Hello, high bluffs of Speiden! This long mountain ridge up thrust high and steep above the water is the first island we knew. Its people neighbored and fed and transported us in homesteading days. The very tip of the three-mile-long island was itself, homesteaded many years ago by a naturalized soldier from the English Camp, Robert Smith. To have climbed so high to find his perch proves that he loved hard things. It is his daughter who lives there now, never having known another home. She has running water and electric lights now and radio and piano and automobile and boats and wealth. But the marvelous scape of sea and island and sky and snowcapped mountains from the top of Speiden is what holds her there. See you tomorrow. June."
June Burn. Puget Soundings. The Bellingham Herald. 26 October 1929.

29 June 2020

❖ Let's go on a ferry cruise up Eastsound ❖ 29 June 2020

Lots of time on our hands,
Let's go on a cruise down Eastsound,
This day of 29 June 2020
Four photos courtesy of
L.A. Douglas, Blakely Island, WA.

Let's go a little further, there must
be a way out of here.
29 June 2020.

Hard to port, it is a nice day,
  let's go see Dolphin,
Orcas Island, WA.
29 June 2020.

Ahhh, what a nice cruise,
leaving Eastsound, Orcas Island, WA.
Thanks, Lance.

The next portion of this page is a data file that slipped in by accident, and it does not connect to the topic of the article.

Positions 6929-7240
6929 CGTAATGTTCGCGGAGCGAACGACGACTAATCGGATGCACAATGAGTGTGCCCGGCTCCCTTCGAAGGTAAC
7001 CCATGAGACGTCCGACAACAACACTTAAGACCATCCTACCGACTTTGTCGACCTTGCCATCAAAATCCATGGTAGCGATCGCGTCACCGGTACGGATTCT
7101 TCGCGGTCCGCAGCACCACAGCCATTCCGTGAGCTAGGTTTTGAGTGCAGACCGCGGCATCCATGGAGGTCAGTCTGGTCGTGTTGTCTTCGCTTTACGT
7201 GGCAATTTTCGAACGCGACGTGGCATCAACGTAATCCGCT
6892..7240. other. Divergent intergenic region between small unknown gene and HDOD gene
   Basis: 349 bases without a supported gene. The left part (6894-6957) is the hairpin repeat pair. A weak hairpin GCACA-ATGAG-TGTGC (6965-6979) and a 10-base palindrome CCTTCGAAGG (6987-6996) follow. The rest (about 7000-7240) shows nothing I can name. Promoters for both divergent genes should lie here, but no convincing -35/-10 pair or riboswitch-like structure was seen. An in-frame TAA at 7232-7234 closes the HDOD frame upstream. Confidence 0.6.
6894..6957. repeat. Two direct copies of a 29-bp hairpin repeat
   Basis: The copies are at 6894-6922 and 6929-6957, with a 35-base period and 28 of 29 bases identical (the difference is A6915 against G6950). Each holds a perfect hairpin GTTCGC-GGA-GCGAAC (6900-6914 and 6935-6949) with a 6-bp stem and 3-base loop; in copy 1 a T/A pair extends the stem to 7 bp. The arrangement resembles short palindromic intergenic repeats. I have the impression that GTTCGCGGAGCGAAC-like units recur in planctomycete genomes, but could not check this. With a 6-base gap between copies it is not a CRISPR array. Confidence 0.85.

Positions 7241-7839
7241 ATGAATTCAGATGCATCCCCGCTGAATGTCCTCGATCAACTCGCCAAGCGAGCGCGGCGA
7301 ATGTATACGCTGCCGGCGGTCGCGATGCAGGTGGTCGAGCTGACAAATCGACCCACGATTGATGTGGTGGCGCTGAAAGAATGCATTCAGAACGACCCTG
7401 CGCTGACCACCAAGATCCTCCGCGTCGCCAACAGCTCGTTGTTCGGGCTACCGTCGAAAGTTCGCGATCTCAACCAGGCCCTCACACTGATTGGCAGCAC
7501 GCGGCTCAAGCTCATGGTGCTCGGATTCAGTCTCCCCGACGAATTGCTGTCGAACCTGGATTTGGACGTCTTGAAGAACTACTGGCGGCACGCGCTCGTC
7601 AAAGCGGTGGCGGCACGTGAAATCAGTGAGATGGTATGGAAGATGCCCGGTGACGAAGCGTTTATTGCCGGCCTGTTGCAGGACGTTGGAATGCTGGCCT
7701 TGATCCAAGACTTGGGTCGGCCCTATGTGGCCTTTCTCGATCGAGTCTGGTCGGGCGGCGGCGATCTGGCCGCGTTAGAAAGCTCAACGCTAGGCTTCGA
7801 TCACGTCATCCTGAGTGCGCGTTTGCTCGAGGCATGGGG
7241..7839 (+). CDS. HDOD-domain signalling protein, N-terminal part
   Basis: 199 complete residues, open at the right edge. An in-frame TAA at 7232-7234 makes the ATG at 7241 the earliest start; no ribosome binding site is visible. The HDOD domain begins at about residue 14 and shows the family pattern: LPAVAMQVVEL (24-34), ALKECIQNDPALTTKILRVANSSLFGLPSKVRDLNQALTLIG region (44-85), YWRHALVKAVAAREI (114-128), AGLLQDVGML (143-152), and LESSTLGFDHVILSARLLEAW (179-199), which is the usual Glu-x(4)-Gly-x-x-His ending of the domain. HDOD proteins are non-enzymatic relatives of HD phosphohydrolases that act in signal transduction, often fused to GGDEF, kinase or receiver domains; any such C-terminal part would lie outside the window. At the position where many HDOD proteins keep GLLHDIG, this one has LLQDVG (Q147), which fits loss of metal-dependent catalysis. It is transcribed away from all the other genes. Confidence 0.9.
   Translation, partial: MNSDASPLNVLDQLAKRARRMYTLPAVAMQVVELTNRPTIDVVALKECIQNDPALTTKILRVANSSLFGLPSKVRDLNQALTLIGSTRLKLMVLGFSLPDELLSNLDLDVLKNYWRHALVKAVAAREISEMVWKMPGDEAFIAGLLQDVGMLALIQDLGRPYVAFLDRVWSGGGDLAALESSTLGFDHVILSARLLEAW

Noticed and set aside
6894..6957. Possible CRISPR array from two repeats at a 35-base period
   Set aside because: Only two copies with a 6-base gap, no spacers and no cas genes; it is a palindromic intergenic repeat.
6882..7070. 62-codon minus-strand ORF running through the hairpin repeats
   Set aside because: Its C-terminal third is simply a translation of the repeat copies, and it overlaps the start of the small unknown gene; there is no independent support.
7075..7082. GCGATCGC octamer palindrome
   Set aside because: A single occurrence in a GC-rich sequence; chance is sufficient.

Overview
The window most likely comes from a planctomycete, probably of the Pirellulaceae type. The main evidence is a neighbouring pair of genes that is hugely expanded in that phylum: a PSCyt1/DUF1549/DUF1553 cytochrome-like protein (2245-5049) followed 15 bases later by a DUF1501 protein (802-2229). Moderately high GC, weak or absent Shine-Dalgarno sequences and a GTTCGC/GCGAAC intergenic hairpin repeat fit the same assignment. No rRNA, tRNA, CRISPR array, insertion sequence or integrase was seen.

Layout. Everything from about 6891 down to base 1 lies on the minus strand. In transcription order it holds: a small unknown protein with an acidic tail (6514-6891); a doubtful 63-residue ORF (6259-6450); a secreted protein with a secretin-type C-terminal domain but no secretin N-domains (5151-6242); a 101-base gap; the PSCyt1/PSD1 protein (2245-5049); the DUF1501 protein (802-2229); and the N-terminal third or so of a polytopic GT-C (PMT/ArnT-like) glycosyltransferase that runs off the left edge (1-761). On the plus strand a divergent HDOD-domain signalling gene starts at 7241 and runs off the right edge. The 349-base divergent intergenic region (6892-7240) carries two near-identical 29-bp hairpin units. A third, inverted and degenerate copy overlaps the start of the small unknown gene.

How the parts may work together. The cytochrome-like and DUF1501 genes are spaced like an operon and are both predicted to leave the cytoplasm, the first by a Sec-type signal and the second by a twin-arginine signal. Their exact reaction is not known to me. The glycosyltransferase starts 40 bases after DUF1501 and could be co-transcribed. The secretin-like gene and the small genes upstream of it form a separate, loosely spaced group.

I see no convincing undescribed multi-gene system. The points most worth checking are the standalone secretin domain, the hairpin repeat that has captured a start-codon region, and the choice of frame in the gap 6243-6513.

29 June 2020.

25 June 2020


10:15 a.m. Orca whales traveling westbound 
past Broken Point, 
Shaw Island, WA. 

Through a close-up lens here is the
baby of the family.
Click image to enlarge.

and the baby splash!
A trio of photos by
L.A. Douglas, San Juan County, WA.

Orca whales swimming past
Broken Point, Shaw Island,
San Juan Archipelago, WA.
Click image to enlarge.

A trio of photos on this day 
25 June 2020

Then, later in the day these below photographs were taken c. 1:30 p.m. as the Orcas were traveling northeast from Lopez ferry landing to Peavine Pass.
Courtesy of L.A. Douglas, shooting from his deck on Blakely Island, SJC.

16 June 2020

❖ Sea Story with GRACIE S. ❖ verbatim by Lew Dodd of Yellow Island.

Letterhead from the stationery of
Lew Dodd, resident of Yellow Island,

San Juan Archipelago, WA.
Letter sent to a mainland friend in 1954.
Click image to enlarge.

Lew and his wife, Tib, longtime Orcas Islanders, purchased Yellow Island and retired there fulltime in 1947. Lew wrote long, interesting letters to friends and family while he was snugged down and happy building a life on their private island. Written in longhand by Lew to some correspondents from the mainland, here is an excerpt from one letter dated, 30 December 1954.